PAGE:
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they fought like demons

16 October 2003

In They Fought Like Demons, DeAnne Blanton and Lauren M. Cook recount the story of a Union soldier named Alfred Galpin who became convinced that a certain Jacob Thurston in his unit was a woman. (Thurston wasn't.) This is one of the odder anecdotes to come out of the Civil War. As the authors point out, however, Galpin was mistaken but not delusional. There were hundreds of women in Civil War infantry units, passing as men. Like all soldiers, Galpin had heard of these cross-dressing warriors, and it wasn't a stretch to believe he'd caught one.

Blanton and Cook document at least 250 cases of women serving in the Union and Confederate ranks. Some did messenger duties, some were musicians. Some were nurses; in an age when most military nurses were male, women had to impersonate men to get jobs that would later be stereotyped as women's work. The majority of women soldiers served as line infantry, however. They messed and marched and fought alongside men. They were not overmatched by their tasks; as the authors observe, the infantryman's "average load of weapons, ammunition, and supplies was thirty pounds, or the weight of a small child."

Many women serving in the army were not unmasked until they were wounded, captured, or killed, leading the authors to infer that hundreds more women simply passed for men unscathed and undiscovered till the end of the conflict. Some were passing as men before the war and simply carried that role into combat. One of the most fully documented cases is that of Albert Cashier, born as the Irishwoman Jennie Hodgers. Hodgers became the man Cashier before the war and lived as Cashier for a long time afterwards. In his old age, Cashier was institutionalized. His sex was revealed, and he was forced to wear a dress; in a cruel irony, he broke his hip in a 1914 fall caused by the unfamiliar clothing.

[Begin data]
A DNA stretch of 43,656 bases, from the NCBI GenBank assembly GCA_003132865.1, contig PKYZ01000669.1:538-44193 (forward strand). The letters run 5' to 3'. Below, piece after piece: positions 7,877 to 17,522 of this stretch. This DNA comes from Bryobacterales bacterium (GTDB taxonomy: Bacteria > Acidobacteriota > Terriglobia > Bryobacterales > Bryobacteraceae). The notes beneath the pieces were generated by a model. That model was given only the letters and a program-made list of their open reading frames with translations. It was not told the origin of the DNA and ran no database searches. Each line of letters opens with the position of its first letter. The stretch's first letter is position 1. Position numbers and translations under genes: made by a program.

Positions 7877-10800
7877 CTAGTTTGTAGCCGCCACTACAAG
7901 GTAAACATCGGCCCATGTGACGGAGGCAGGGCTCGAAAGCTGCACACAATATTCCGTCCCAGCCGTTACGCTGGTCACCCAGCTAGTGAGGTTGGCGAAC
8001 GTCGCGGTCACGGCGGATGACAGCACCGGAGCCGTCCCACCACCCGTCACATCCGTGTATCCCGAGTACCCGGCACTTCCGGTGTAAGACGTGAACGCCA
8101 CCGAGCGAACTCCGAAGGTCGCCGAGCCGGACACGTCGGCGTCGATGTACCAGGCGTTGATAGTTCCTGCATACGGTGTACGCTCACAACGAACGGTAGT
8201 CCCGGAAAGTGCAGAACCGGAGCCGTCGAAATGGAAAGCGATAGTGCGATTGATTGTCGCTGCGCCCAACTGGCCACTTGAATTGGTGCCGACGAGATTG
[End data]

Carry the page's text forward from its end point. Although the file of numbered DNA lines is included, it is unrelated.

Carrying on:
A motif throughout They Fought Like Demons is that of the woman soldier betrayed by pregnancy. Often the revelation of her sex did not come till her baby was born. This would be an exceedingly odd story if it happened only once, but Blanton and Cook cite several examples. Many women enlisted under assumed identities in order to follow husbands or lovers into the service, and these pregnancies were a natural result of such devotion.

With such twists, the story of women Civil War soldiers takes on mythic aspects. The fame of women soldiers was widespread during the war itself. Some proto-Corporal-Klingers took advantage of the dynamic to come out as women and get sent home even though they were actually men. I suppose the ultimate example of such tactical dressing is the legend of Jefferson Davis trying to escape from Union troops by wearing female clothes. Cross-dressing was deeply woven into contemporary accounts and representations of the war.

And then, such stories were lost to history. Though there were mid-19th-century novels and memoirs (notably Nurse and Spy by Sarah Emma Edmonds, 1864) about women soldiers, a historiographical essay by Blanton and Cook shows that early 20th-century historians lost sight of women fighters altogether. Dismissed from the popular imagination, these women soldiers barely survived as footnotes until recovered by feminist historians.

Blanton, DeAnne, and Lauren M. Cook. They Fought Like Demons. Baton Rouge: LSU Press, 2002.